Ever come across a loud American in a louder shirt? Special Correspondent Bernd Debusmann investigates a battle to change perceptions...
Alarmed by the relentless rise of anti-Americanism around the world, a business-backed group is trying to change the behaviour that spawned an enduring stereotype of Americans abroad - loud, arrogant, badly dressed, ill-mannered and lacking respect for other cultures.
For many years, much of the rest of the world distinguished between the United States and the American people.
Americans tended to get better ratings than their country and its policies. But recent surveys show that favourable perceptions of Americans have been shrinking while views on the world's only superpower grow increasingly hostile.
Enter Business for Diplomatic Action (BDA), a non-profit organisation founded by advertising executive Keith Reinhard after a worldwide survey of attitudes towards Americans convinced him that "our collective personality is one of the root causes of anti-Americanism".
"We are seen as loud, arrogant and completely self-absorbed," said Reinhard, chairman emeritus of the advertising agency DDB Worldwide.
"People see in us the ultimate arrogance - assuming that everybody wants to be like us."
This month, San Francisco-based BDA - whose board includes executives from Exxon and McDonald's - began distributing a "World Citizen's Guide" to corporate travellers.
Its 16 points are a mirror image of the behavioural patterns that earned Americans a boorish reputation in the first place.
Here's a sampler from the guide:
* Think as big as you like but talk and act smaller. In many countries, any form of boasting is considered rude. Talking about wealth, power or status - corporate or personal - can create resentment.
* Speak lower and slower. In conversation, match your voice level and tonality to the environment and other people. A loud voice is often perceived as bragging. A fast talker can be seen as aggressive and threatening
* Dress up. You can always dress down. In some countries, casual dress is a sign of disrespect. Check out what is expected and when in doubt, err on the side of the more formal and less casual attire. You can remove a jacket and tie if you are overdressed. But you can't make up for being too casual.
* Listen at least as much as you talk. By all means, talk about America and your life in the country. But also ask people you're visiting about themselves and their way of life. Listen, and show your interest in how they compare their experiences to yours.
"We Americans just don't listen," said BDA's executive director Cari Eggspuehler adding "listening is not an American trait."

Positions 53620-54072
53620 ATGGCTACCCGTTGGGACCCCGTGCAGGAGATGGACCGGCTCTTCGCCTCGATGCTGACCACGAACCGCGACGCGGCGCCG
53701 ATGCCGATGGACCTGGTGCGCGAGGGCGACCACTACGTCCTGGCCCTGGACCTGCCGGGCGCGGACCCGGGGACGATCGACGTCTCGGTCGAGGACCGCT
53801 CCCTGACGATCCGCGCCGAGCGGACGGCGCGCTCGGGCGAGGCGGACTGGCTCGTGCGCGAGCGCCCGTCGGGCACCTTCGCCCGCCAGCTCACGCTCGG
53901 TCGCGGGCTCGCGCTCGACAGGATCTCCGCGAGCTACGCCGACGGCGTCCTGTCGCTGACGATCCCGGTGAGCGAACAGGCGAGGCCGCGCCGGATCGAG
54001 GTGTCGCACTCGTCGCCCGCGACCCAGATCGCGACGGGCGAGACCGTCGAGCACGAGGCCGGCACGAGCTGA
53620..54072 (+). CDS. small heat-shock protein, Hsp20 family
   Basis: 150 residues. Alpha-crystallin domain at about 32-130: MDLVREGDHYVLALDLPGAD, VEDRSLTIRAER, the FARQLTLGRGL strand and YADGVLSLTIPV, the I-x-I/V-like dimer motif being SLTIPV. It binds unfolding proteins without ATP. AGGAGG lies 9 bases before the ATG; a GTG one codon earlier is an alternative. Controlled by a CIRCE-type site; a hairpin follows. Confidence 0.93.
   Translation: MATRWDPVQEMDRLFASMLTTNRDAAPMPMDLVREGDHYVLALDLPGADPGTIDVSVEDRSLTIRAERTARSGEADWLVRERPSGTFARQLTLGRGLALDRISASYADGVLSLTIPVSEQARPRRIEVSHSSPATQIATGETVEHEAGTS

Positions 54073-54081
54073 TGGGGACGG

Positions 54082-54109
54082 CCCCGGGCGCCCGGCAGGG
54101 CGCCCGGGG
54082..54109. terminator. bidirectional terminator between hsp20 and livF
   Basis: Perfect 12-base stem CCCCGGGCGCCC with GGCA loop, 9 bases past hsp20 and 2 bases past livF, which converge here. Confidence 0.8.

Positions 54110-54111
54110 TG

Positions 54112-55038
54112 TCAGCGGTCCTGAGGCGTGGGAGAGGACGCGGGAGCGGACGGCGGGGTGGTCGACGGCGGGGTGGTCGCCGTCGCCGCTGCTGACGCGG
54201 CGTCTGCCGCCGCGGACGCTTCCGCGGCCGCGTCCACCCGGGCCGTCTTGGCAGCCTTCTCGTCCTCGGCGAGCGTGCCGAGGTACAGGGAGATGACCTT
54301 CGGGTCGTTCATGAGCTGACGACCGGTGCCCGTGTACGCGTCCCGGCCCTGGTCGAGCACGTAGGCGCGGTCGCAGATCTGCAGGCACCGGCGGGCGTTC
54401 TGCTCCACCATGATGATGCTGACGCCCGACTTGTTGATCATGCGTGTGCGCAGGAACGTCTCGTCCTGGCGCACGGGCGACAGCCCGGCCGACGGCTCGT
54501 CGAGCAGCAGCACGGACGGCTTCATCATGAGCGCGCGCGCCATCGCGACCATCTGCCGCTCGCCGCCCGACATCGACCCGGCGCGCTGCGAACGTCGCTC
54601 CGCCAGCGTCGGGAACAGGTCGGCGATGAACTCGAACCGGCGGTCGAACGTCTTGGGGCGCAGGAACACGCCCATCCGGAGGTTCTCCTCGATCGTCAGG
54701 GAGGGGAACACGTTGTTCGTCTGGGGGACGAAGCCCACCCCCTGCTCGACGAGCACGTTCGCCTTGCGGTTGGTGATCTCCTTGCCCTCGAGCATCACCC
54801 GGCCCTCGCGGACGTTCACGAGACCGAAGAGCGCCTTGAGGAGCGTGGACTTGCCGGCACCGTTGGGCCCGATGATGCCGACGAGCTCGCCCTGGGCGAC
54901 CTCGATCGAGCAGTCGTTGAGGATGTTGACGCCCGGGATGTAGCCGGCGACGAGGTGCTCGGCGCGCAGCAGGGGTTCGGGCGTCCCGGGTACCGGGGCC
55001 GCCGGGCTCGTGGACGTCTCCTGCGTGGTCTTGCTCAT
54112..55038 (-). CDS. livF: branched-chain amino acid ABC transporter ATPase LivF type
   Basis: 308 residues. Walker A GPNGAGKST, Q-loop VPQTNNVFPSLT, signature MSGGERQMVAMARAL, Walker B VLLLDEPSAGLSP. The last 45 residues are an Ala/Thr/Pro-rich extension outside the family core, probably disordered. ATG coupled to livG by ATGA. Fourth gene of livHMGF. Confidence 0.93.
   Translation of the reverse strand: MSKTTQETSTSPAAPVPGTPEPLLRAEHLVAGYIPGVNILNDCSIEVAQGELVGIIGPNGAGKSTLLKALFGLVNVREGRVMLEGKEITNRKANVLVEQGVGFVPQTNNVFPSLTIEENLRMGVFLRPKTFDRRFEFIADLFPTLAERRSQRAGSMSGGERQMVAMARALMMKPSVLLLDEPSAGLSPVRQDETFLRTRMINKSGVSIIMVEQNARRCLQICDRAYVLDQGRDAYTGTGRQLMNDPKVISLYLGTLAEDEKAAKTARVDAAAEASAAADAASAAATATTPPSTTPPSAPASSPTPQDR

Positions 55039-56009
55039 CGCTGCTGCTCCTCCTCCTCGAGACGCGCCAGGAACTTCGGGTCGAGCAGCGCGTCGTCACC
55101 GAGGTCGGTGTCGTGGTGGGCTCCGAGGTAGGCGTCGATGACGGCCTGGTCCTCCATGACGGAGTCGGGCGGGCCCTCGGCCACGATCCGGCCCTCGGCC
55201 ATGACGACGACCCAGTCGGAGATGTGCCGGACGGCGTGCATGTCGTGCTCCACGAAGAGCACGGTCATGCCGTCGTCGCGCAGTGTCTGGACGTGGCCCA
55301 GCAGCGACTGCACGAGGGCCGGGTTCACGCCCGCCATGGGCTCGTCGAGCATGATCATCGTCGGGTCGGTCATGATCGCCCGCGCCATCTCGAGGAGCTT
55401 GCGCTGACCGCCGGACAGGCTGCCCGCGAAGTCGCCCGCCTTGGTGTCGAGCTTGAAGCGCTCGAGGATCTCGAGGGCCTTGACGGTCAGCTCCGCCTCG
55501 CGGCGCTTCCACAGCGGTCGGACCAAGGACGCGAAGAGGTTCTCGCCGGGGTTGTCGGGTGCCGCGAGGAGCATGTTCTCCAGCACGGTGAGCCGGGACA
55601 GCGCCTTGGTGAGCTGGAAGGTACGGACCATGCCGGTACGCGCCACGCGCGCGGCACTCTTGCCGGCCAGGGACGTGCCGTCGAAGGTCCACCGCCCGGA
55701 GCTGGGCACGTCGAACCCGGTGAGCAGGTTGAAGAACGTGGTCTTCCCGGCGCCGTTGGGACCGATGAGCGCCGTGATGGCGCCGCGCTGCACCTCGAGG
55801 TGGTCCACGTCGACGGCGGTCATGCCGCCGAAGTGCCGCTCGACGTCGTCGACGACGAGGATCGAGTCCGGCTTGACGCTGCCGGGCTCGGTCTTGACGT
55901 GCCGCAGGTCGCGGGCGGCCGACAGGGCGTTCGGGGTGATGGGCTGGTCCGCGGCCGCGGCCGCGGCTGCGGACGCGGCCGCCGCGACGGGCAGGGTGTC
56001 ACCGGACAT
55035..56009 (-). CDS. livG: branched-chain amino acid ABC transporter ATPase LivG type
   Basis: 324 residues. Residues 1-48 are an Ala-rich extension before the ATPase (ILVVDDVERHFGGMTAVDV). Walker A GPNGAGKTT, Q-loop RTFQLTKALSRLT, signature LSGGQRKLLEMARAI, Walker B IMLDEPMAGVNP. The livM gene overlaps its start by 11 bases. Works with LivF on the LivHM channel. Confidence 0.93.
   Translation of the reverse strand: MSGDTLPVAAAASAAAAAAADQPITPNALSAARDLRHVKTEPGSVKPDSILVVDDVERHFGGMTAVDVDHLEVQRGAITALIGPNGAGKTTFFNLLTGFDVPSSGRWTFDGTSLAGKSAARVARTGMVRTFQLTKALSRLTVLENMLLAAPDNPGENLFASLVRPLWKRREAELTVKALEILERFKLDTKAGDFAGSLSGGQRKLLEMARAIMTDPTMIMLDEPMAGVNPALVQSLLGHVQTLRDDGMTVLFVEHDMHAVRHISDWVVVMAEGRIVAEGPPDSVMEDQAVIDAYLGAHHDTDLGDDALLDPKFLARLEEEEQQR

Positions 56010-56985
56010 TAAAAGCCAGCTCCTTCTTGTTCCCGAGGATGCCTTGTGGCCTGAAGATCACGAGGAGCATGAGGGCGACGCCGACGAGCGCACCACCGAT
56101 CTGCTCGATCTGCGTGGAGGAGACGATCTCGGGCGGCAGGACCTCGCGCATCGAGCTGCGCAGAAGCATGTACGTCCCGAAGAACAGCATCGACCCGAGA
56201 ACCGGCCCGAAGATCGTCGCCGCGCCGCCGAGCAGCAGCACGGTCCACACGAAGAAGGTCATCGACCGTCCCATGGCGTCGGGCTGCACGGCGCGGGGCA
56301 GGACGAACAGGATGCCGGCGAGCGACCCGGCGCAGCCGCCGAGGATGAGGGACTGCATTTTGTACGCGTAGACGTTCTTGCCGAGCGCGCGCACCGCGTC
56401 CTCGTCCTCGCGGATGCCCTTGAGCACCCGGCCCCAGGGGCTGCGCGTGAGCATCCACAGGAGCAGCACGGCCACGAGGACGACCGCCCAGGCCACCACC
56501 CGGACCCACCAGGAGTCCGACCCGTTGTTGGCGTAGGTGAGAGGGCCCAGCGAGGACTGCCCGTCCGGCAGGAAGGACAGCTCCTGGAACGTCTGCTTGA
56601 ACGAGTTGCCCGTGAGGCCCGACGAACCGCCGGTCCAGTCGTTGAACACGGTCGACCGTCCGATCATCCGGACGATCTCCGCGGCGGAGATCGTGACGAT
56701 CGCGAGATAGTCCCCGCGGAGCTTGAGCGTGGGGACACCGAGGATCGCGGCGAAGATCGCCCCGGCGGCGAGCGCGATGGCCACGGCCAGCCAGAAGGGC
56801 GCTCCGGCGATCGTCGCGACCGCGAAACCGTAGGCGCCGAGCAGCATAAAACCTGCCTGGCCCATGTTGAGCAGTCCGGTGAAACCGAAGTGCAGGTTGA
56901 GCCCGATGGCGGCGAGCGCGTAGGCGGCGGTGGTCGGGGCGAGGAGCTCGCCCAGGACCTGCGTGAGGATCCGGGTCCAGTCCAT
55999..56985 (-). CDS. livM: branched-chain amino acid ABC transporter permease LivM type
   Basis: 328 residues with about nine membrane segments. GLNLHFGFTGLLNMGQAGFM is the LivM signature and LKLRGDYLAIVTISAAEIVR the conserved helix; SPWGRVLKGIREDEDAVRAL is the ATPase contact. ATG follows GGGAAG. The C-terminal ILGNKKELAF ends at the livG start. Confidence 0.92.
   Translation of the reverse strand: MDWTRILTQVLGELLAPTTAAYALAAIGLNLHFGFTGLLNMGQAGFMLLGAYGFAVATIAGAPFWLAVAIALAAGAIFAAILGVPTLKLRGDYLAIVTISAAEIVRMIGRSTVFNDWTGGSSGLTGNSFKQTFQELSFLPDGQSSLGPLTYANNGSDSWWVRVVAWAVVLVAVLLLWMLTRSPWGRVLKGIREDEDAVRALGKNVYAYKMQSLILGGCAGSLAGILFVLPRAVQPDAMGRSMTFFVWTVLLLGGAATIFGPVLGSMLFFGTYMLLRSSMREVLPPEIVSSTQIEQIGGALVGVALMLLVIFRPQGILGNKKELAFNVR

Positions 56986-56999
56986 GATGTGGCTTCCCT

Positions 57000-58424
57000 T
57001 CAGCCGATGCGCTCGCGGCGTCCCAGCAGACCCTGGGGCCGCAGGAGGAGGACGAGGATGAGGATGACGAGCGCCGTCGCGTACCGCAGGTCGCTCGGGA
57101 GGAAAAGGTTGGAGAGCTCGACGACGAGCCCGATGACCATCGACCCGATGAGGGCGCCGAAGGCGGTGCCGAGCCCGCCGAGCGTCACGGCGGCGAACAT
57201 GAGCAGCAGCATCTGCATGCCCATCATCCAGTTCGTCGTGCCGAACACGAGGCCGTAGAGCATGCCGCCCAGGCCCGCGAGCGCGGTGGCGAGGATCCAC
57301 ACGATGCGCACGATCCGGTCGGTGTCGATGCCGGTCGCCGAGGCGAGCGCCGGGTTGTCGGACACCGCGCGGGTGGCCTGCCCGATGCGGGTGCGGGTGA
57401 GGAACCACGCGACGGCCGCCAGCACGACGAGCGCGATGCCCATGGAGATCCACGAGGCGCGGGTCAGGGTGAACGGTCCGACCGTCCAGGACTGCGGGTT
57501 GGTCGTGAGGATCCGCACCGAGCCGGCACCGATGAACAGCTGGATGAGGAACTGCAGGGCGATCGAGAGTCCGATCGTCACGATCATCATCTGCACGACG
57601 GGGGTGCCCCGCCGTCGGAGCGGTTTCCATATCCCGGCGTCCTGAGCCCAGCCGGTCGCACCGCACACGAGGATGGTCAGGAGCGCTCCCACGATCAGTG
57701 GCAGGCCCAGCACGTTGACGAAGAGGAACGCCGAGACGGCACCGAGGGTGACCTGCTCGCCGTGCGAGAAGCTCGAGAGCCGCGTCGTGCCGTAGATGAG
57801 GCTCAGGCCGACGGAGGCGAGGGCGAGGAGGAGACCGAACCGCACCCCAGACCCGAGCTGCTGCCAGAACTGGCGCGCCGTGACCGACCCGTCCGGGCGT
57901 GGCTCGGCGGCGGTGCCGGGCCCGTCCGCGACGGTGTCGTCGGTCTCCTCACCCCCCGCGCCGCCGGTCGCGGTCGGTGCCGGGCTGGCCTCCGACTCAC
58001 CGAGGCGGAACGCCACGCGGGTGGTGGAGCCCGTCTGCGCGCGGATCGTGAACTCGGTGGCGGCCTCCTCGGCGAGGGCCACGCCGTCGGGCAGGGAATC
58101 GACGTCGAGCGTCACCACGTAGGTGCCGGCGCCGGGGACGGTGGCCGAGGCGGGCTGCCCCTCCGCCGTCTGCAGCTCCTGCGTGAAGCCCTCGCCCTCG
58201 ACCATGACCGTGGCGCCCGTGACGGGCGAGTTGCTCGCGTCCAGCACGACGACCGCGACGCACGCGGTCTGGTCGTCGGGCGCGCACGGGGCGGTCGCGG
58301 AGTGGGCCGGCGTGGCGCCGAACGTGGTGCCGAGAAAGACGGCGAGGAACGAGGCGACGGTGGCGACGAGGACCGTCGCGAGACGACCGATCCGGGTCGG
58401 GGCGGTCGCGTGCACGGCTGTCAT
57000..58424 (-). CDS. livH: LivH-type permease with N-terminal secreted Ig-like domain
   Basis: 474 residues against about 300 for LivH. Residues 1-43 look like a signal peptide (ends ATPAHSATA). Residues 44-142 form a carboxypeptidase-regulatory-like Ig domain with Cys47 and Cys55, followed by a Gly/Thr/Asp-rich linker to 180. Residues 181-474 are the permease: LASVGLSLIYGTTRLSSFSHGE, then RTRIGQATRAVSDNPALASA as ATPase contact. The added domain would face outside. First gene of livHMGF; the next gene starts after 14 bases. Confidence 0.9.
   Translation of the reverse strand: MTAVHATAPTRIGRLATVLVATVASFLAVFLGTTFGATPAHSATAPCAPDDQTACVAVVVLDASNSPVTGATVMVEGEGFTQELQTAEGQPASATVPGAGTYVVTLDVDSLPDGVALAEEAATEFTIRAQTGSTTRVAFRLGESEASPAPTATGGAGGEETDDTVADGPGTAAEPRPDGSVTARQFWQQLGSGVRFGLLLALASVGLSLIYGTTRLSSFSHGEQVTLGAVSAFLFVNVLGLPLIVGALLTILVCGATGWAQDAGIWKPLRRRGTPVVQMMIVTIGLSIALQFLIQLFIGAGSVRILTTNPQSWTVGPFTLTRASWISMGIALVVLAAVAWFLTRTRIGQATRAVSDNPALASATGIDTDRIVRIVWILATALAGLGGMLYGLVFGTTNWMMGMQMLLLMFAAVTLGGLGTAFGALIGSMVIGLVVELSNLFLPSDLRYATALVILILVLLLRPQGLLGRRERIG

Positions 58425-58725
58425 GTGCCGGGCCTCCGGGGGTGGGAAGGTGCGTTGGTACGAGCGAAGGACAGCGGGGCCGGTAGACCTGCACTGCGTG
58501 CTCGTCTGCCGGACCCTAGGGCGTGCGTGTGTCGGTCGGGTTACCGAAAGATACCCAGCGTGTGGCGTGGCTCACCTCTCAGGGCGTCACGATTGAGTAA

More than 400 companies have expressed interest in the World Citizens Guide. Ten thousand copies have already been distributed and 30,000 more are now being printed under sponsorship from the National Business Travelers Association which works with BDA to push the initiative.
A proposal to the State Department to issue the guide along with every new or renewed US passport is still under review, according to Eggspuehler.
The new guide for corporate executives follows similar but more detailed tips for US students travelling abroad.
Compiled by BDA and students at Southern Methodist University in Dallas, that guide was sponsored by PepsiCo and handed out to more than 200,000 students.
An estimated 60 million Americans travel abroad each year and BDA's Reinhard sees all of them as potential ambassadors who might win the hearts and minds of their host countries.
When word of the new guide first filtered onto inter-net discussion groups, some participants were quick to point out that American travellers have no monopoly on boorish behaviour.
BDA's campaign follows several unsuccessful attempts by the government to "sell America," including a branding effort led by a high-powered advertising executive, Charlotte Beers. Under her leadership, the State Department's Office for Public Diplomacy produced a series of videos about Muslims thriving in the United States.
They were meant to show that the Muslim world had a mistaken image of the United States, but several Arab governments refused to air the videos, branding them propaganda.
Before Ms Beers resigned in frustration, two years after taking the job, she told a congressional committee: "The gap between who we are and how we wish to be seen, and how we are in fact seen, is frighteningly wide." ..SUPL: